Healthy Holiday Eating

Guest Blog: Healthy Holiday Eating

Imagine if, instead of a Thanksgiving dinner or winter celebration meal that left you and your guests overweight and over-stuffed, you had a meal that was both superbly satisfying and healthful! It could be the perfect opportunity to introduce some delicious plant-based holiday options to your family and friends. If you are the guest, bring a fabulous main dish to share.

A number of national health organizations– U.S. Department of Health and Human Services, the Public Health Service, the Centers for Disease Control and Prevention have given nutrient density ratings that qualify certain foods as “powerhouse” foods.1 Powerhouse fruits and vegetables are defined as those that provide, on average, 10 percent or more per 100 calories of 17 qualifying nutrients that are deemed of public health importance by the Food and Agriculture Organization of the United Nations and Institute of Medicine. including iron, zinc, potassium, numerous B vitamins (thiamin, riboflavin, niacin, folate, and B6), and vitamins A (as carotenoids), C, E, and K.

The powerhouse foods they list—all plant foods–contain a wealth of protective phytochemicals that are linked with reduced risk of chronic disease. Eight of the nutrients provided are deemed particularly protective against heart disease and cancer. Instead of a meal that is centered on turkey, an entree that is nearly devoid of phytochemicals, your health will get a big boost. Your taste buds will be happy too!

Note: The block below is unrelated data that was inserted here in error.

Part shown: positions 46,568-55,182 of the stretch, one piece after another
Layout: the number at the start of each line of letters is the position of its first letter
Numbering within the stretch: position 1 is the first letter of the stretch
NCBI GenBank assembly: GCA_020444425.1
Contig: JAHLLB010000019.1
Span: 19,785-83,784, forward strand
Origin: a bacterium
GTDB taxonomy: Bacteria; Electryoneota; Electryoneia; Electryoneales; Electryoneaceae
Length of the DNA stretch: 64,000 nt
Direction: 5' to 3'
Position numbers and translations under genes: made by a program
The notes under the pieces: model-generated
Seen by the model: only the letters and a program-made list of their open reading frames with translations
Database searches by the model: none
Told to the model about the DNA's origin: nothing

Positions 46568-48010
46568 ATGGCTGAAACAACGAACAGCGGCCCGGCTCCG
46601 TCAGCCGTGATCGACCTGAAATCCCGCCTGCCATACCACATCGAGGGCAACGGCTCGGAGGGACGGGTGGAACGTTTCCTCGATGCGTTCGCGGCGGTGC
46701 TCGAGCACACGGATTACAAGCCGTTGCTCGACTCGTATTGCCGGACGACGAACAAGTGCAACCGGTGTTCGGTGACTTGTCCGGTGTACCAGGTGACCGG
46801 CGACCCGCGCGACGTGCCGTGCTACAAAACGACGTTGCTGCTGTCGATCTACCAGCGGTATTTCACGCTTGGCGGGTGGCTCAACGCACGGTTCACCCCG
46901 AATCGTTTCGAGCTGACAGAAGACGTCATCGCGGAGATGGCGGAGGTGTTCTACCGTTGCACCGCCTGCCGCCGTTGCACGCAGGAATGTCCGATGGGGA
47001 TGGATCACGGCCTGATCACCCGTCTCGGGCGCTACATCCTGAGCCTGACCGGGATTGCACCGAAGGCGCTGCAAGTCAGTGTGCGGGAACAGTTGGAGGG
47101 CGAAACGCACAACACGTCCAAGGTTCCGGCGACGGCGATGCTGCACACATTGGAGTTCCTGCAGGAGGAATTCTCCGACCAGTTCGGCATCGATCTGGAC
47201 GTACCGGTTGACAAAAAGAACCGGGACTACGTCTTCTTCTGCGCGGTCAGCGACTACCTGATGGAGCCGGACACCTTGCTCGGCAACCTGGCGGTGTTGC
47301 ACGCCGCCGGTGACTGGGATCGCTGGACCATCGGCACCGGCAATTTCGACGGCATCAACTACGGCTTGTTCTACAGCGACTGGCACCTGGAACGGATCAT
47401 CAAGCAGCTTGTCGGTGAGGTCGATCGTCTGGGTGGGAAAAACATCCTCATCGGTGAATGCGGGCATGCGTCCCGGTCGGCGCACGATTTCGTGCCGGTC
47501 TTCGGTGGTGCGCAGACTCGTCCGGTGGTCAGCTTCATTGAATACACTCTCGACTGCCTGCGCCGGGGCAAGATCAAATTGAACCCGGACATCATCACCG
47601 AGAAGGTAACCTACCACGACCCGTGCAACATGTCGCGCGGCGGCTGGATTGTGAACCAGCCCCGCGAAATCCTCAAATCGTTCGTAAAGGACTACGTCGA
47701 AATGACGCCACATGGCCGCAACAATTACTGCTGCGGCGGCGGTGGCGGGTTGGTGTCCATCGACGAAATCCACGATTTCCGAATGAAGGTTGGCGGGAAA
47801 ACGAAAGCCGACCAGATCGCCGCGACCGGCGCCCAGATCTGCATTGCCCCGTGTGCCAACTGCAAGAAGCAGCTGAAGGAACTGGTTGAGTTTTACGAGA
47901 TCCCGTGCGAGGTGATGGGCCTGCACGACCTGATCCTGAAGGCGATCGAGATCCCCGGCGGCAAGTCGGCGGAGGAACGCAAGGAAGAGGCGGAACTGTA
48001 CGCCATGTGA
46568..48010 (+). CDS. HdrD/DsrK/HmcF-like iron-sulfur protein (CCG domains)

Identified powerhouse foods include winter squash, kale and other leafy greens (Chinese/napa cabbage, leaf or romaine lettuce, collard greens), Brussels sprouts, turnips, carrots, pumpkin, and lime or lemon. These can feature in a celebration meal that is satisfying, delicious, and beautiful! To round out a meal, add a salad (lettuce and berries), seasoned and baked tofu, gravy, cranberry sauce, and pumpkin pie.

Here are some recipes:

Kale and Red Pepper Holiday Wreath

Makes about 5 cups

From “Cooking Vegan” by Vesanto Melina RD and Joseph Forest.  Book Publishing Co. 2012

The deep green kale, tossed with pieces of bright red bell pepper, provide a rich source of calcium, iron, potassium, the antioxidant vitamins A, C, and E, and omega 3 fatty acids. For a larger wreath, double the recipe. Including tahini as an ingredient is a delicious option, though the wreath will not be such a bright green.

  • 12 cups kale, stem removed and thinly sliced, packed
  • 4 teaspoons lemon juice or balsamic vinegar
  • 4 teaspoons tamari, Braggs, or soy sauce
  • 3 tablespoons sesame tahini (optional)
  • 1/2 cup diced sweet red pepper

Place kale in a steamer, cover, and steam over medium-high heat until the kale is soft to the bite. Drain in a colander and squeeze out any excess water. With a fork, combine the lemon juice, tamari, and tahini (if using) in a large bowl. Add the kale and toss to coat the leaves with dressing. Arrange on a warm platter to create a round wreath shape, leaving a clean open space in the center. Sprinkle with the red pepper and serve.